Dumfriesshire

"DUMFRIESSHIRE Civil Parish map" by The Imperial gazetteer of Scotland. Vol.I. by Rev. John Marius Wilson.  Licensed under Public domain via Wikimedia Commons.

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History

The creation of a county and the establishment of a sheriffdom in Dumfriesshire were fraught with difficulties. The ancient county of Dumfries included part of Galloway as far west as the river Cree, in addition to the present area which was constituted a sheriffdom in 1 748. When in 1107 King Edgar bequeathed to his youngest brother, Prince David, Scottish Cumbria, of which the present shire of Dumfries was then a part, he granted a very disputable possession. It was a little buffer-state between two warring kingdoms. David, being both a petty king and earl (comes), had the opportunity for imposing upon his territory the feudal system, of the Anglo-Norman type, to which he had been accustomed in England. To his court he attracted Anglo-Norman and southern chivalry to support him in his rule. His regal administration was probably conducted by feudal dignitaries chancellor, constable, justiciar, chamberlain, steward, and marshal. On David's accession to the throne of Scotland in 1124, according to Gaelic custom and feudal law, his personal property became an appanage of the crown.

But at least one of the three great divisions of the border- land, namely Strathnith, was still ruled by a Celtic over-lord Dunegal; and, in like manner, probably Annan- dale and Eskdale were governed by hereditary chiefs. David found it impolitic at once to discard the old code of law and customs, which, as in the case of Galloway, prevailed in some measure for centuries. The eastern boundary of Gaway or Galloway is not easily determined now. Consequently the Celtic over-lord of Strathnith (Nithsdale, and probably part of Galloway) was left undisturbed. Annandale, however a tract stretching to the Forest of Selkirk was granted to Robert de Brus, while the constable, Morville, got Cunningham, and the steward, FitzAlan, got Renfrew and part of Kyle. To prevent jealousies among the local chiefs the Brus was not created an earl. If Dunegal held the office of a Maor (who corresponded to the Gerefa or sheriff of the Saxons) on his own land, he might act as a vice-comes. The early kings themselves, in their progresses with their justiciars, presided over the courts of law. It is natural to expect, therefore, that the castle-guard of the county was connected with the territory governed by Dunegal. The county (comitatus) for seven centuries has been associated with the town of Dumfries a place where Dunegal and Radnulf his son held and disponed heritage about the middle of the twelfth century. Radnulf 's charter was given at "Dronfres," which in the Gaelic tongue signifies "the ridge of the bushes" (phreas). This corresponds with the persistent local pronunciation "Drumfreesh." The next form of the word is Dunfres and Dunfrez (1183-8), a significant change after the dun or fort of Dunegal, on the bushy ridge, became of paramount importance. This form of the word, "Dunfrys," appears in 1296, and "Drumfres" holds on in charters after 1329. What in the way of establishing feudalism David and Malcolm left undone William the Lyon completed. About the year 1186 he erected a strong castle (castrum) at Dunfres to overawe the rebellious Galwegians. In that military centre the officers of the king held their courts, and received the service and fees of the knights and barons of the district as well as customs due to the Crown. Annandale was exempted from castle- ward. Guarded by the castle, the new royal burgh of Dumfries thus early rose, and from it the sheriff made the lieges keep the king's peace. The boundaries of this sheriffdom (vice-comitatus) in course of time were curtailed. The sheriff's jurisdiction, however, was not, in all matters, commensurate with the boundaries of the county. Annandale had the separate jurisdiction of a stewartry, Eskdale that of a regality. Till the middle of the eighteenth century, sheriffdom, stewartry, and regality were hereditary in different noble families in succession. When the Scotts of Buccleuch held the regality, they got their Eskdale lands transferred to the sheriffdom of Roxburgh, from which they were separated in 1748 and joined again to Dumfries. The burgh of Dumfries was in the fifteenth century excluded from the sheriff's jurisdiction in respect of "actions of blood" a privilege confirmed to the town by James IV in 1509.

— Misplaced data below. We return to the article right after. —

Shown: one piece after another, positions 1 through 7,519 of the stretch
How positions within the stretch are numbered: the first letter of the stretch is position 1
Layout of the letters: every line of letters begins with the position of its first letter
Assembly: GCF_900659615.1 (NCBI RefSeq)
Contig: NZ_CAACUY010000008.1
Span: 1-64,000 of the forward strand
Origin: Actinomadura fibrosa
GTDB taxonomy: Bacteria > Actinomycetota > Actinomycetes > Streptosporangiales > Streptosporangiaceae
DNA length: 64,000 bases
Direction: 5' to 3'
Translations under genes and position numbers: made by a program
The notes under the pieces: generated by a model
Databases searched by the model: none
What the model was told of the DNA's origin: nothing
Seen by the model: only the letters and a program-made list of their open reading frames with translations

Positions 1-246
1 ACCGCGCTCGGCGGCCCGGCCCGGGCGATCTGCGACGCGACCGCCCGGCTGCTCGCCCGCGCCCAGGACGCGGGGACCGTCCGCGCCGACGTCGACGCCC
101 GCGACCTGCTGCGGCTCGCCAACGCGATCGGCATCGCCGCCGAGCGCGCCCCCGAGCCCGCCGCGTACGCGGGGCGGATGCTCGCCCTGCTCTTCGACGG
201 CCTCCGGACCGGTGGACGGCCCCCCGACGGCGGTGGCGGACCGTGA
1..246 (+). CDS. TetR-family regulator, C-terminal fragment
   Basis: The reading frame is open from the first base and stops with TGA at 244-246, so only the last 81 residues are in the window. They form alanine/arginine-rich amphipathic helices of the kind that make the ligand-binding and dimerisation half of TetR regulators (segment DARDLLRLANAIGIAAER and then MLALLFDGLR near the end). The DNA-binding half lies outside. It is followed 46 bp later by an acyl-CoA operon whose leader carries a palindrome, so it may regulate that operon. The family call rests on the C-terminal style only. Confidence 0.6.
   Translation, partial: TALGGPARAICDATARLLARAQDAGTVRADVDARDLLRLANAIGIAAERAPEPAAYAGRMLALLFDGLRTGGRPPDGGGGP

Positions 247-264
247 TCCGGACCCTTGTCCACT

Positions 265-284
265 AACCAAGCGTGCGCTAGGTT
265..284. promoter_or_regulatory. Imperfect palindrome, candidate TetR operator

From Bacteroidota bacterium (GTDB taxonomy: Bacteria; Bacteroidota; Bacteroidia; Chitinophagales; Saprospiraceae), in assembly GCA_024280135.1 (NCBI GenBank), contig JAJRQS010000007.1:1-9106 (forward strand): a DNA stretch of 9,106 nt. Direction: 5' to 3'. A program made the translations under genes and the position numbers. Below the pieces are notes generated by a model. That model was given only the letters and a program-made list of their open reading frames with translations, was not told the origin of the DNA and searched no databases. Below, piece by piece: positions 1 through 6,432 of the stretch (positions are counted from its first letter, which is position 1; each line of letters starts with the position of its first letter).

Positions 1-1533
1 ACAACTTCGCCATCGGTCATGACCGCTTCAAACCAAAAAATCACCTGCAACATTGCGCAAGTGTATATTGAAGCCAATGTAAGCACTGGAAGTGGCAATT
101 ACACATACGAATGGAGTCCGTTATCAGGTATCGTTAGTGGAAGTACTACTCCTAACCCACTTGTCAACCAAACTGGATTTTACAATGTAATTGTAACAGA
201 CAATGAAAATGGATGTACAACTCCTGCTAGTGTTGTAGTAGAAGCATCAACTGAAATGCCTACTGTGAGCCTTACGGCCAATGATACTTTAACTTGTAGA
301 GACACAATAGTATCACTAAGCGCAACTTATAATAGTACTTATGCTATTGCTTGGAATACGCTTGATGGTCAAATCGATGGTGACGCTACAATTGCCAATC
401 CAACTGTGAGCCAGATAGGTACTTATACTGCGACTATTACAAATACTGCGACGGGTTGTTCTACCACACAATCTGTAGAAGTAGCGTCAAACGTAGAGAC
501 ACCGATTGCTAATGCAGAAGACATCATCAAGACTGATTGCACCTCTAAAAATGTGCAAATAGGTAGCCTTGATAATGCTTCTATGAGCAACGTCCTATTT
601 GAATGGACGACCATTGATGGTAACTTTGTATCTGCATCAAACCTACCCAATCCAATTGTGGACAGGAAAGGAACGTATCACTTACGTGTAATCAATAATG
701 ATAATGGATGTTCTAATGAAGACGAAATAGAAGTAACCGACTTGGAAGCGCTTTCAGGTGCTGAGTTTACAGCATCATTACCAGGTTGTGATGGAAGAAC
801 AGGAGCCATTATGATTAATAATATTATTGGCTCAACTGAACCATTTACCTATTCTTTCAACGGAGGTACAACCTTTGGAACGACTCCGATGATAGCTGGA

The county became adjusted to its modern conditions when parliament, by the "Heretable Jurisdictions " Act, 1747, abolished heritable jurisdictions. The Duke of Queensberry, hereditary sheriff of Dumfries and coroner of Nithsdale, received £6621. 8s. 5d. in compensation for his loss of offices; the Marquis of Annandale, 3000 for the loss of the stewardship of Annandale, and the regality of Moffat; and the Duke of Buccleuch £1400 for the regality of Eskdale.

Hewison, James. Dumbriesshire. Cambridge: University Press, 1912.

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